Savings tips for 2021
2021 is finally here! We all tend to feel like we are starting with a clean slate as we kick off the new year. It feels like a new beginning...
From a financial perspective, it is a great time to take stock of your family’s current savings plan and ask yourself if there is room to save more or if you are missing opportunities to save in a more tax-efficient way. Here are a few of our favorite tips that are often overlooked.
Health Savings Accounts (HSA)
The HSA is a government-regulated savings account that is funded with tax-deductible funds. The HSA is often overlooked because it is misunderstood. The HSA is available to those with high deductible health insurance plans (HDHP) that qualify for an HSA (it should be indicated on your plan). This includes plans where the deductible is not less than $2800. An HSA offers a multitude of benefits.
For 2021, the maximum contribution amounts are $3,600 for individuals and $7,200 for family coverage. If you are 55 or older, you can add up to $1,000 more as a catch-up contribution.
Roth IRAs offer a number of savings advantages for income-earning young adults and retirees, in particular. Let’s revisit the specifics of the Roth IRA.
I’m sure you are seeing plenty of articles about Roth conversions. This is because our federal income tax brackets are lower per the 2017 tax reform. The benefits of a conversion include:
Roth IRAs For Young Adults
Getting an early start on savings is one of the keys to building wealth for young adults (teens included) as long as they have earned income. Some young adults can fund both a 401k and a Roth IRA. As we mentioned above, income limits for 2021 are $124,000 for singles and $196,000 for married couples filing jointly.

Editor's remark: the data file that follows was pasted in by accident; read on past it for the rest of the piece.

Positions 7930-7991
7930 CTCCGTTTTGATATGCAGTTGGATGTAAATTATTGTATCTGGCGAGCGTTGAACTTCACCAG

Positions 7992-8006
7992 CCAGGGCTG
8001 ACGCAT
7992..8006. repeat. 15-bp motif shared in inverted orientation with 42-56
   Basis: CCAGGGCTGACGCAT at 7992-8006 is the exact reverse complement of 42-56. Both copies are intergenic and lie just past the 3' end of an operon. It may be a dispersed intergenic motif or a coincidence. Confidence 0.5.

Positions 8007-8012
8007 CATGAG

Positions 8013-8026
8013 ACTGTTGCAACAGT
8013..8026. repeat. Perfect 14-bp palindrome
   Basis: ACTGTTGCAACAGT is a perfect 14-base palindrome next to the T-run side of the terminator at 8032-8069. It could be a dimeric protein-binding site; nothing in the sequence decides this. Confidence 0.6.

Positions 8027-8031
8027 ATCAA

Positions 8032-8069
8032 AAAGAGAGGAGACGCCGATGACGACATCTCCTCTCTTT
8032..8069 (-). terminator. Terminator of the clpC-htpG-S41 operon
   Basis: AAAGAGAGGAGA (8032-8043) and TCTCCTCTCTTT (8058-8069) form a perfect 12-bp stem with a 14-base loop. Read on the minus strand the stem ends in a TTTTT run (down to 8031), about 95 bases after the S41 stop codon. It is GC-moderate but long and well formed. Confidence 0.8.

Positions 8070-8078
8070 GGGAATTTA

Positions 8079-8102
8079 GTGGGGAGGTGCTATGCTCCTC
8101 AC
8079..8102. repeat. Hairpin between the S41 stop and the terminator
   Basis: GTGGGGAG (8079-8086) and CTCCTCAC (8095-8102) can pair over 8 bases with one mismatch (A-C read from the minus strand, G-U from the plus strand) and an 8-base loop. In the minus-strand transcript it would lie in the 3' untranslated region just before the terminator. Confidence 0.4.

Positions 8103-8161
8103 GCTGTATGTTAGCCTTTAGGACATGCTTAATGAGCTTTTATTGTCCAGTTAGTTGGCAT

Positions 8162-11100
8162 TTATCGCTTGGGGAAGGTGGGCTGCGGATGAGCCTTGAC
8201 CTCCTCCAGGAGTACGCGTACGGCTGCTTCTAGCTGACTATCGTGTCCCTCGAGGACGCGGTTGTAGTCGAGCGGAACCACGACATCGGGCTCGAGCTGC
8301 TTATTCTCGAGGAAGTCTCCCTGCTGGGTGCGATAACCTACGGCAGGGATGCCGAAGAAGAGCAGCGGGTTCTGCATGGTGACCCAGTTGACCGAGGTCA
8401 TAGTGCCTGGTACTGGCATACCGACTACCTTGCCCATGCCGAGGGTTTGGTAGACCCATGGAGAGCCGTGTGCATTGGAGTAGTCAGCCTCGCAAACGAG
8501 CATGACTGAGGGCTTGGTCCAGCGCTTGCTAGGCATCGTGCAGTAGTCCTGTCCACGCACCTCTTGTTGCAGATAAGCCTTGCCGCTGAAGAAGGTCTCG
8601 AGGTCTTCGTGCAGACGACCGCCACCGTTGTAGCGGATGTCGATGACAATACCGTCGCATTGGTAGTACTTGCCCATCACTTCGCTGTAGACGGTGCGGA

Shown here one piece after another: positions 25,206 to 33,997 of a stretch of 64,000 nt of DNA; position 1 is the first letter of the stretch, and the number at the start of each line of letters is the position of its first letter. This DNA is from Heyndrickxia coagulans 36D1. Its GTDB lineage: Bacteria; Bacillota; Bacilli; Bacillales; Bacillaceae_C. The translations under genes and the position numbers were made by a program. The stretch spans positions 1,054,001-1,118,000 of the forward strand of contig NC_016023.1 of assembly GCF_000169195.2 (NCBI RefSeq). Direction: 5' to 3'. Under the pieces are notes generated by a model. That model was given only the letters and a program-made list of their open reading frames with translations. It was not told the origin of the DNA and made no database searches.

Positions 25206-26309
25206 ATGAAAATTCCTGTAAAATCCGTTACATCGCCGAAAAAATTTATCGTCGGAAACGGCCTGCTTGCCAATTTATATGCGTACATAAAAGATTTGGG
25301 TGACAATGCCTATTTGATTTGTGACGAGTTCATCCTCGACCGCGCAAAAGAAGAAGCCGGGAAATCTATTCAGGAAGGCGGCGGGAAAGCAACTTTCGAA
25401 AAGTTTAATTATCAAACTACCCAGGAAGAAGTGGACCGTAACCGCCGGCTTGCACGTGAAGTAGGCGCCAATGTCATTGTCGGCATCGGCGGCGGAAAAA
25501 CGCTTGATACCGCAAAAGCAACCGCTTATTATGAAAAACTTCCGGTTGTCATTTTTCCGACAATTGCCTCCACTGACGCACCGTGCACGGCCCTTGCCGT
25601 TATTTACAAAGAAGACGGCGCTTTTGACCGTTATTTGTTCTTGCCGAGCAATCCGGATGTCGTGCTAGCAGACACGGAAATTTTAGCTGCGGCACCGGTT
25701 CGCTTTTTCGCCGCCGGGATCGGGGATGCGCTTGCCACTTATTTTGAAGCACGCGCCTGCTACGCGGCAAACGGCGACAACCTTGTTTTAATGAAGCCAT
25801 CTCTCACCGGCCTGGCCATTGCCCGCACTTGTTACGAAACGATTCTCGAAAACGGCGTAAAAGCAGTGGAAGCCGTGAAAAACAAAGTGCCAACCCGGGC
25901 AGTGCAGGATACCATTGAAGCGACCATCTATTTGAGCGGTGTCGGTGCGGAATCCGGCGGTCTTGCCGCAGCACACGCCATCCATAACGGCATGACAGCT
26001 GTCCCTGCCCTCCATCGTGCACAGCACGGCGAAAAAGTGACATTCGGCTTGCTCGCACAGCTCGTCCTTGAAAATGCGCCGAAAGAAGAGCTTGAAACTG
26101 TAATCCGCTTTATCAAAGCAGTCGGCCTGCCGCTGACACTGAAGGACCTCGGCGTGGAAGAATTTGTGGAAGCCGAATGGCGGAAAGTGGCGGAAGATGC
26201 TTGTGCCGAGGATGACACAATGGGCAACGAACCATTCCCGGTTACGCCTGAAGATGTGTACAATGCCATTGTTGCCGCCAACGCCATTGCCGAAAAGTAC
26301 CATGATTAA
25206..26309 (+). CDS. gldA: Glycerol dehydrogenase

For those who are employed and have a 401K at work, it is important to first make enough of a contribution to their 401K to receive their employer’s matching contribution, if there is one. Depending on the amount of disposable income available, funding a Roth IRA allows you to save towards retirement, but will also permit you to withdraw up to $10,000 to make a first-time home purchase.
529 plans are the workhorse savings accounts of college funding. First introduced in 1996, they provide a tax-advantaged vehicle for college funding.
529 plans vary by state. Each state may provide its own plan along with its own tax benefits. For instance the Brightstart plan in Illinois, allows tax deductible contributions to their plan of up to $10,000 per tax year for an individual or $20,000 for a married couple.
Other benefits include
Not only do these three types of accounts provide excellent opportunities for saving money, they do it in a tax-advantaged way, thereby stretching your savings dollars even further!
Should you want to discuss your savings plan in greater detail, please contact Jenifer at Jenifer@mosaicfi.com at your convenience.
Jenifer Aronson is the Founder of Mosaic Fi.